Just a little note.
Sometimes the terms “grave sin”, “mortal sin” and “serious sin” get used in a way other than the usage of the Church – which can confuse things somewhat.
They are *synonyms *in Catholic moral theology and the documents of the Church.
A grave sin is a mortal sin. A serious sin is a mortal sin. A mortal sin* is* a grave sin.
Sometimes one finds on the forum a writer saying something like --“was this a grave sin or a mortal sin?” Or “the person committed a grave sin but it was not mortal”. which can lead to the impression that a grave sin was anything other than a mortal sin.
Mortal sin and Grave sin the terms for the same sin.
grave sin = mortal sin =serious sin
It is understandable that this gets confused sometimes.
Where the confusion enters in is on the one hand- in order to *commit *a mortal sin (grave sin) one needs grave matter, full knowledge and deliberate consent.
On the other hand it is also completely correct to say things like: murder is a grave sin or adultery is a grave sin --speaking of the thing itself --in itself. Or murder is a mortal sin.
Such is a -grave, serious, mortal -sin (all meaning the same thing but with different accent).
And it is also true to say: “such and such” is a grave sin but I did not commit a grave sin when I did “such and such” for I lacked the needed knowledge or the needed consent so my sin that I committed was *venial *if there was sin.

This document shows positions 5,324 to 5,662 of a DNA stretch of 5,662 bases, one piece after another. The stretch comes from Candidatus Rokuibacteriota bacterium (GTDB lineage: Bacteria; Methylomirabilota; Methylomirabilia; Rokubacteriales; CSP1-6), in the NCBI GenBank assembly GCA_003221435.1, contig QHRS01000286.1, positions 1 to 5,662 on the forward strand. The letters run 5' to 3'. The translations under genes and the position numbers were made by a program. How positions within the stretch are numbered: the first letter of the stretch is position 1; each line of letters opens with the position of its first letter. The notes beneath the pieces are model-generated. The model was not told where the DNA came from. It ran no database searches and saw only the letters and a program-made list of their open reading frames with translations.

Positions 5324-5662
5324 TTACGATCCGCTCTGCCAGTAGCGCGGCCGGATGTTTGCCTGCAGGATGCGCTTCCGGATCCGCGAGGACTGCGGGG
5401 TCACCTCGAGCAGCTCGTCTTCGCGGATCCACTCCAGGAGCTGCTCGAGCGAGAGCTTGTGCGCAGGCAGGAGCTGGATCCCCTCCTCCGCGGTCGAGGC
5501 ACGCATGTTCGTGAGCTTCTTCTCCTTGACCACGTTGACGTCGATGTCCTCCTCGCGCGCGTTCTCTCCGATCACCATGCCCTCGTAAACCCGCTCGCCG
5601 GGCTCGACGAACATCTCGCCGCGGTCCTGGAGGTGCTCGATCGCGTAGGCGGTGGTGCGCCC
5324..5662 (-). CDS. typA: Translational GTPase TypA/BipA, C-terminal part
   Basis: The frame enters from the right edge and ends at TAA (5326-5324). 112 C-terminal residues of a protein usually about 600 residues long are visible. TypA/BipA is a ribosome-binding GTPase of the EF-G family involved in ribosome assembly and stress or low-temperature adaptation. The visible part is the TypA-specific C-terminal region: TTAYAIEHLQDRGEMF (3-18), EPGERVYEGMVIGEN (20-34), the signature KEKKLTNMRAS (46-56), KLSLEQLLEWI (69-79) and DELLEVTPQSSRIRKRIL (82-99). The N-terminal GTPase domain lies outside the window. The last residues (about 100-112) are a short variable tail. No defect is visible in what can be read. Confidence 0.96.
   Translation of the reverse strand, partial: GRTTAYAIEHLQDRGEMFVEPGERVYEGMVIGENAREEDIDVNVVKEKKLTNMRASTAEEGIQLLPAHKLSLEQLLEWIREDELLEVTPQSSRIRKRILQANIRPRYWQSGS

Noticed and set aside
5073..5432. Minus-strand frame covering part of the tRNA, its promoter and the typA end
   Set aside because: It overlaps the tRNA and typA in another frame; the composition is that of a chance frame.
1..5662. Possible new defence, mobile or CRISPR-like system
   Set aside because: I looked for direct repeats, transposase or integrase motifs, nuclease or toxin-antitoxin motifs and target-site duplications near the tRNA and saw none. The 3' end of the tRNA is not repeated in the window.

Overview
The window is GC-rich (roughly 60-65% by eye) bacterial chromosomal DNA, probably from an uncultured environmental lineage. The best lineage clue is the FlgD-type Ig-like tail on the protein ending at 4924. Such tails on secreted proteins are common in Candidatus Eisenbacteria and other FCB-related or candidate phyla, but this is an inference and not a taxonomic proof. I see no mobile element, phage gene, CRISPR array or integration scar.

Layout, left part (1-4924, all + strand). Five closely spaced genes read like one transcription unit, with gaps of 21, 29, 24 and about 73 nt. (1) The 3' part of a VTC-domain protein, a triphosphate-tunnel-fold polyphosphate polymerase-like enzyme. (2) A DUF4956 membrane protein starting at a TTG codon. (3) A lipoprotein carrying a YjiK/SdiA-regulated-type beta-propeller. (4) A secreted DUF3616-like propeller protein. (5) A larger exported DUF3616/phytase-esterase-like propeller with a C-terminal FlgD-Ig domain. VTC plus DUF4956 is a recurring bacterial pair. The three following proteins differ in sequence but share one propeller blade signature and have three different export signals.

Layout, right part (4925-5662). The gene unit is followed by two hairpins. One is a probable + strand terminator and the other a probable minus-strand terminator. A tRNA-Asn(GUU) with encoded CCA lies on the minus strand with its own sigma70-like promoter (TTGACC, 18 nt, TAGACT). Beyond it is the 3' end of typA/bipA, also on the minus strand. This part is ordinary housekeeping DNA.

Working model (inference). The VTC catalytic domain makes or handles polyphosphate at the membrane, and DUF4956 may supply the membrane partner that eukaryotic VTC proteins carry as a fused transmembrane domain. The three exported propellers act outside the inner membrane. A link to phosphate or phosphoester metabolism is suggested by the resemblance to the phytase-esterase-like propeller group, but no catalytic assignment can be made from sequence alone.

One can also say ““such and such” is a grave matter but I did not commit the grave sin for I lacked deliberate consent --so I committed a venial sin or no sin.”
That can help keep things more clear in discussing these things (and which is what many do here of course already).
But what one does not want to say is: I committed “such and such” but without the needed deliberate consent or knowledge so I committed a grave sin but not a mortal sin.
Such would be not the right way to put it – for a grave sin* is *a mortal sin. They mean the same thing. Similarly one would not want to say “I committed a serious sin but it was not mortal”.
Best way is likely use the language that does in fact usually get used here: ““such and such” is a grave matter but he did not commit the grave sin for he lacked deliberate consent --so he committed a venial sin or no sin.”
I thought to note it again in a general way for it comes up from time to time.
Here are some short examples of usage in documents of the Catholic Church -others can be given but these are a good example for one sees the terms used together.
From: The Compendium of the Catechism issued by Pope Benedict XVI
- Which sins must be confessed?
All grave sins not yet confessed, which a careful examination of conscience brings to mind, must be brought to the sacrament of Penance. The confession of serious sins is the only ordinary way to obtain forgiveness." (see also Canon Law …the term is used there too).
- What is required to receive Holy Communion?
To receive Holy Communion one must be fully incorporated into the Catholic Church and be in the state of grace, that is, not conscious of being in mortal sin. Anyone who is conscious of having committed a grave sin must first receive the sacrament of Reconciliation before going to Communion.